The Federal High Court in Abuja has received a lawsuit requesting an injunction to stop President-elect Bola Tinubu from being sworn in on May 29.
The suit, filed by five Federal Capital Territory residents and designated FHC/ABJ/CS/578/2023, urged the court to enjoin Justice Olukayode Ariwoola, the Chief Justice of Nigeria, from swearing in any candidate for the February 25 presidential election as President or Vice-President of the Federal Republic of Nigeria.
The statement continued, “This should continue until such time as such candidate has satisfied the requirement of Section 134(2)(b) of the Constitution, as determined by judicial determination with finality or in accordance with the provisions of the Constitution.”
Anyaegbunam Okoye, David Adzer, Jeffery Ucheh, Osang Paul, and Chibuike Nwachukwu, the five petitioners, claimed themselves as FCT residents with valid voting registrations.
A statement that no state of the nation may serve as the FCT simultaneously for any purpose, including, in particular, those covered by section 134(2)(b) of the Constitution, was part of the lawsuit.
“A statement that no contender for president in the country’s election on February 25 may be legitimately proclaimed elected without receiving at least 25% of the votes cast in the FCT, Abuja.
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“A proclamation that states no candidate in the February 25 presidential election may legitimately take the oath of office as President and Commander-in-Chief of the Armed Forces of the Federal Republic of Nigeria without first receiving 25% of the vote in the FCT, Abuja.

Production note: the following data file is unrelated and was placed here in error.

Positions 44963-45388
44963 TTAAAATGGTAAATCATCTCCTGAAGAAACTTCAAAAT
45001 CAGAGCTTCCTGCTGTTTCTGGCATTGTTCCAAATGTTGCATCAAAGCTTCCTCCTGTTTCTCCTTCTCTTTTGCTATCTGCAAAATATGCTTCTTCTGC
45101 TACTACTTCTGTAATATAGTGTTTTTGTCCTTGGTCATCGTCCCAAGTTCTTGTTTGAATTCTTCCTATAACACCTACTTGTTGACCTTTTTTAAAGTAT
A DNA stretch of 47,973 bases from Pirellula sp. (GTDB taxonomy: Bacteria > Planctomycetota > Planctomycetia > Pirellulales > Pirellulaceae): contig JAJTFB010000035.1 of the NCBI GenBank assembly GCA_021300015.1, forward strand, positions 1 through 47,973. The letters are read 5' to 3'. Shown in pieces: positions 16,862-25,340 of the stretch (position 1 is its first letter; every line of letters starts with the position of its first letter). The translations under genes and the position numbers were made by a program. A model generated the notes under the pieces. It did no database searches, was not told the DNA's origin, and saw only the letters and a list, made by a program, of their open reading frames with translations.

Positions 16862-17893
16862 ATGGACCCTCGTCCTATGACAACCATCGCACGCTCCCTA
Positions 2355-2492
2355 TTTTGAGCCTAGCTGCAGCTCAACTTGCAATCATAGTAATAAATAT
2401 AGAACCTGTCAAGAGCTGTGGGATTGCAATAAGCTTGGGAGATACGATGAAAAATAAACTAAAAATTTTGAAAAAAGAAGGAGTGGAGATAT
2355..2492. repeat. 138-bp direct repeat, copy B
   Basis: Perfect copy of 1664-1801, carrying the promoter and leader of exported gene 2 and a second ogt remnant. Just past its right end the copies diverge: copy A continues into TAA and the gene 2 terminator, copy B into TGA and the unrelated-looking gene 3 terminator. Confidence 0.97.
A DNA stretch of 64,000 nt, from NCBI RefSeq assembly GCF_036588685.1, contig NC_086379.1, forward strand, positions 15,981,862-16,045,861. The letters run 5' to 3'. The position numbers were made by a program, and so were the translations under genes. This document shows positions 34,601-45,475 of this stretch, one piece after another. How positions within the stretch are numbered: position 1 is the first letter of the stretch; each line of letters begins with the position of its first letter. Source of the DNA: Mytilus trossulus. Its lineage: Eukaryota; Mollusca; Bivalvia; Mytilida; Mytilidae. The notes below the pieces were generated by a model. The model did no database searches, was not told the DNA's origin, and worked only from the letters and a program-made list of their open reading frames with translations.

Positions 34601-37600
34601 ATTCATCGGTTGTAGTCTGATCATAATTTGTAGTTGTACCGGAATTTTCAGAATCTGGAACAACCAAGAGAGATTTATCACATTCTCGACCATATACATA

“A declaration that His Excellency, Muhammadu Buhari, GCON, as President and Commander-in-Chief of the Armed Forces of the Federal Republic of Nigeria, subsists and endures in accordance with the provisions of section 135 (1) (a) of the Constitution following the February 25 presidential election and until a successor is determined in accordance with the provisions of the Constitution and sworn in.”
The lawsuit demanded “an order setting aside or suspending any declaration and/or issuance of a Certificate of a Return to any candidate in the country’s February 25 presidential election as having been elected, save and except it is judicially determined with finality that such candidate fulfilled the conditions stated in section 134(2) (b) of the Constitution,” according to the suit, which named the Attorney-General of the Federation as first respondent and the CJN as second respondent.